By Charmaine A. Tadalan
FROM the drug war to the economy, “Democracy and Governance” has been challenged today to the point that now warrants upholding the truth, resource speakers said in a forum on Thursday with that theme.
Lawyer Jose Manuel I. Diokno said the people must continue to “live in truth.”
“When we live within the truth, we break through the facade of the system and unmask the real nature of its power,” Mr. Diokno said in the forum organized in part by the Philippine Center for Investigative Journalism.
Mr. Diokno, who is also dean of the College of Law at the De La Salle University, noted that “I don’t have to tell you the state of civil and political rights and the rule of law under the present dispensation because it is obvious.”
“I submit that the reason why this administration is condoning if not encouraging the use of guns to dispense justice is because a government based on the rule of power thrives on fear and violence, seeks ‘to eliminate all expressions of non-conformity’ and wants to consign our reason and conscience ‘to a higher authority,’” he said.
“When we live within the truth, we reclaim our inherent human dignity and self-worth,” Mr. Diokno also said, as he cited the examples of fishermen in the West Philippine Sea, journalists critical of the administration, human rights defenders against the drug war.
For his part, Professor Emmanuel S. de Dios of the University of the Philippines School of Economics said the government’s economic reforms are “self-defeating,” referring to the administration’s infrastructure program and the new tax reform law.
The government, according to Mr. de Dios, has not been fully efficient in implementing the “Build, Build, Build” program. “The problem with that situation is that it undermines the case for new taxes. You’re not even hitting your infrastructure spending budget… and then you’re demanding new taxes,” he said.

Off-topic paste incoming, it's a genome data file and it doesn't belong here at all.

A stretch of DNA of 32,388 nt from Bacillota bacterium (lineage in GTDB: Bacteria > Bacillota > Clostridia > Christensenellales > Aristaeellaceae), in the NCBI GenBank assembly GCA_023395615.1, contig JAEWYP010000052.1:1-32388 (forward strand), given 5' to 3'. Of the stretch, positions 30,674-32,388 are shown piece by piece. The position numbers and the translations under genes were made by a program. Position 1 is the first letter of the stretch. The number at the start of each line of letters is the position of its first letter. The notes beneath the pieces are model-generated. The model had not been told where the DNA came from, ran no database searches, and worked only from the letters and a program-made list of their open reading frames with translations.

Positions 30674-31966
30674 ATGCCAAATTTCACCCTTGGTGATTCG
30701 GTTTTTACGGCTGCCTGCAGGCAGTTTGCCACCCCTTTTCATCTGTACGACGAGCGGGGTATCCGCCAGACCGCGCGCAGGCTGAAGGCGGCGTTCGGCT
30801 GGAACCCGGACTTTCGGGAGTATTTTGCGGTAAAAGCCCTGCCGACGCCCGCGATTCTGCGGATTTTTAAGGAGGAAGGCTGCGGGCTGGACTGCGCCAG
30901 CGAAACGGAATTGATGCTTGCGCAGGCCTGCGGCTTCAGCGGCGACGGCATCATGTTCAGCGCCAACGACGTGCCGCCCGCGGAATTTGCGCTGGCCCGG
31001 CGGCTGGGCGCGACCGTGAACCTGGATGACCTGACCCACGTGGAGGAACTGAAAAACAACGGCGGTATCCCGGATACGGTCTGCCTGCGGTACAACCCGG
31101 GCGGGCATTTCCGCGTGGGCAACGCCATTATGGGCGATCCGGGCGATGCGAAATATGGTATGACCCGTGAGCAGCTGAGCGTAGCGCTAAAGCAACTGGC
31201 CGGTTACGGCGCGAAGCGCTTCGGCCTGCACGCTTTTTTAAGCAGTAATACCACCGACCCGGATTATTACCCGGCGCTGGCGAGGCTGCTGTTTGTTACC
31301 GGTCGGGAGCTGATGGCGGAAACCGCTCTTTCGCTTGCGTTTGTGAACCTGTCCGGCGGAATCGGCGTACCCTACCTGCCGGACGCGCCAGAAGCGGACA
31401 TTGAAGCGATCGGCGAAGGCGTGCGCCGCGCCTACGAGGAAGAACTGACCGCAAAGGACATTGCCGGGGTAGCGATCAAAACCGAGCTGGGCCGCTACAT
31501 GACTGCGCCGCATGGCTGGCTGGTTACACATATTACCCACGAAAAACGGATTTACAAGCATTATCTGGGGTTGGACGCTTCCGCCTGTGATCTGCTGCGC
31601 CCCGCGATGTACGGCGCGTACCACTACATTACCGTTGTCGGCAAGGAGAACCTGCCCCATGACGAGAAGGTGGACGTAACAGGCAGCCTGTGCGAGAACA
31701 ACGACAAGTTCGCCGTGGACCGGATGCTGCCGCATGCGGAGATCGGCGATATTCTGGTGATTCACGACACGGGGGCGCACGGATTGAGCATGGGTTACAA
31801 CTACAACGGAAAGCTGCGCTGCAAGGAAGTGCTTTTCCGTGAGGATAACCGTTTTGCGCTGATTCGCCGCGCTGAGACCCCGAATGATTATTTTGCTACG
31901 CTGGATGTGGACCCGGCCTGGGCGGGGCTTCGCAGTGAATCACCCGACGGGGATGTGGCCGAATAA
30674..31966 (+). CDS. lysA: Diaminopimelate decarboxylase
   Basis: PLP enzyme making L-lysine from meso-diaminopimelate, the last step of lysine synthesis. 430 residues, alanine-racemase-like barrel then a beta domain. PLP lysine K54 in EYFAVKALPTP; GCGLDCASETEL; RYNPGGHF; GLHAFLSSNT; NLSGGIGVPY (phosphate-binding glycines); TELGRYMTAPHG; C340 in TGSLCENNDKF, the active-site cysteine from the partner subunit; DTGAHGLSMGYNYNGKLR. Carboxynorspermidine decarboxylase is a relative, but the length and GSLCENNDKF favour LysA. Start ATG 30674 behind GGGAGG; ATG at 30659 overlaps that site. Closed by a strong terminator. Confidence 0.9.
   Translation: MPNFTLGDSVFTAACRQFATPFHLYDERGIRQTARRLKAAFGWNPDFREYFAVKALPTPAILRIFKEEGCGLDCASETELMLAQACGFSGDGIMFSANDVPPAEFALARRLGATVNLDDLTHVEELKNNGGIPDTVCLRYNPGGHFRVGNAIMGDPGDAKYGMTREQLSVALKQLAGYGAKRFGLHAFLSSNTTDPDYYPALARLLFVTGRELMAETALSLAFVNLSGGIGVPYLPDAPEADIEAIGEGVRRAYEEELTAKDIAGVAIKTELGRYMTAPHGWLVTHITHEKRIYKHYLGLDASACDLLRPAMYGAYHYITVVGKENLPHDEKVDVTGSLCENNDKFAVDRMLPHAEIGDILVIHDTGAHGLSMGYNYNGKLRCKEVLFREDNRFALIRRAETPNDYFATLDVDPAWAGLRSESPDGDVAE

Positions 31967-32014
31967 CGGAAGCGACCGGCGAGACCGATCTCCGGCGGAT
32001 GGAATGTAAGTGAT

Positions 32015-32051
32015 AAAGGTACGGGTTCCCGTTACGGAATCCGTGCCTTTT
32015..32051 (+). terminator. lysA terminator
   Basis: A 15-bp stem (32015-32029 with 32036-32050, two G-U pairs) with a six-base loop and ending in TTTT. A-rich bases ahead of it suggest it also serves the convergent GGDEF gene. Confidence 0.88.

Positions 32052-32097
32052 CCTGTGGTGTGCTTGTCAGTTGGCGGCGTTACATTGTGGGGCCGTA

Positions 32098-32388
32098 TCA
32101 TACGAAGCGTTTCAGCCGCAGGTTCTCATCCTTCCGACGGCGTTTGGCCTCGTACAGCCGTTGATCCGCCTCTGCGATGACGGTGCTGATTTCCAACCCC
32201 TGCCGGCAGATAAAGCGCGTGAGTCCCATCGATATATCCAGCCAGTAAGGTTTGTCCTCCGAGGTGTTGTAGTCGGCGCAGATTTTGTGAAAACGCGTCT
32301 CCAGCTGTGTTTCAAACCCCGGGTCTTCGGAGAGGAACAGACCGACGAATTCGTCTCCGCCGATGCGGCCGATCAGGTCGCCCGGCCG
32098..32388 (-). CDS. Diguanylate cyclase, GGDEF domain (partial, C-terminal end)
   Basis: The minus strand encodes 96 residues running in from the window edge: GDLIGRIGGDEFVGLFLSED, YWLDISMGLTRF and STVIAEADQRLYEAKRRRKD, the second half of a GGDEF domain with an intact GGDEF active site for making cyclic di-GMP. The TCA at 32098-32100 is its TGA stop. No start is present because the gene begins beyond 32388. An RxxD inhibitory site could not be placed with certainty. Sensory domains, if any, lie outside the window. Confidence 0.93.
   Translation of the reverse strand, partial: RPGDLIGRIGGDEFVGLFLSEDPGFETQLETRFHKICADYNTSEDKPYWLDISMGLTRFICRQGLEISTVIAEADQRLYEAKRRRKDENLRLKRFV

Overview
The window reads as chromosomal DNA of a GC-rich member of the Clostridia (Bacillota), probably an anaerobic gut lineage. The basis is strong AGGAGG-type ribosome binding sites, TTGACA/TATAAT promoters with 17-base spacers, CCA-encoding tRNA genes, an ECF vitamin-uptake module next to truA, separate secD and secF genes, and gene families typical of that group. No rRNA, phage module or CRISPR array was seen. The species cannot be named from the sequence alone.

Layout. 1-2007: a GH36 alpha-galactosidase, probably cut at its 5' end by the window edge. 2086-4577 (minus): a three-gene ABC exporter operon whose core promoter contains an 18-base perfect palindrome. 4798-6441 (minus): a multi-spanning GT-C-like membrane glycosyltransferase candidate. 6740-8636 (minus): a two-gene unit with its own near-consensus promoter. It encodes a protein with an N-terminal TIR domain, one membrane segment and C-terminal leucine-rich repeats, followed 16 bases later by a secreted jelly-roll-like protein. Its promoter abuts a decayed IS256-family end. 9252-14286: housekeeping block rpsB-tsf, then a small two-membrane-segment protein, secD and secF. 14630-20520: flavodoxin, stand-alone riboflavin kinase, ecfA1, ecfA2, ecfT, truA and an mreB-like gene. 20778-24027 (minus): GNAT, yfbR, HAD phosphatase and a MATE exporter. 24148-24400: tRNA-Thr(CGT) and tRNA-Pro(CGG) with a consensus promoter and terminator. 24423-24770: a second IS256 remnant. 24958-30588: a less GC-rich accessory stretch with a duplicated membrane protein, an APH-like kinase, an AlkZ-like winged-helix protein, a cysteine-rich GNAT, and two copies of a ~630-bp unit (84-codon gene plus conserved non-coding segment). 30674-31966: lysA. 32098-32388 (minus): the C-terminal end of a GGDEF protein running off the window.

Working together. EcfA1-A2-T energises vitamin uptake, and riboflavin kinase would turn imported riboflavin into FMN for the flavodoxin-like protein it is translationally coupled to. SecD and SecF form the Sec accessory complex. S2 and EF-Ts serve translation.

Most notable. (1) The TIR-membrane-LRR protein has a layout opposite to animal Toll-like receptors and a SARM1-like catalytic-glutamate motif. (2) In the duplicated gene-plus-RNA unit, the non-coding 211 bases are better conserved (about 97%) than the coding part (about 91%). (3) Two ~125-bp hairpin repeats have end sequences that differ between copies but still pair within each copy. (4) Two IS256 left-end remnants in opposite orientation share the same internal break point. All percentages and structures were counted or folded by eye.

He added the recorded growth rate of 6.7% is “below (the) government’s own targets of 7 to 8 percent.”
“Hindi dapat tayo masiyahan nang madali (We shouldn’t be easily satisfied). (According to the) long term trend, you should be growing at 7%. Why is that not happening?” he said.
For his part, lawyer Christian S. Monsod tackled the government’s efforts to overhaul the 1987 Constitution that he helped draft in 1986, and the shift to a federal system, which he opposes.
Citing UP Political Science Professor Gene Lacza Pilapil, Mr. Monsod said there is no consensus on the superiority of a federal to a unitary system of government.
“If there is no superiority of either one, why the need to overhaul?” he added.
For her part, retiring Ombudsman Conchita Carpio-Morales said her agency “has prioritized resolving grand corruption cases,” citing for example the controversial Priority Disbursement Assistance Fund (PDAF) scam.
“Where does this claim of selective justice coming from?” she said.
During her term, Ms. Morales was able to increase the conviction rate to 77% in 2016 from 41% in 2011.
Among her accomplishments was handling over 19,000 cases she inherited in 2011, which her Office had to work on in addition to the annual intake of 5,000 cases.
“The collective efficiency of the workforce brought the number to a steady decline over the years, to a manageable number of around 6,000 by the end of 2017,” she said of the Ombudsman’s reduction of case load.
“If the next leadership would not turn a cold shoulder on the existing initiatives, wheels need not be reinvented, only improved,” Ms. Morales said.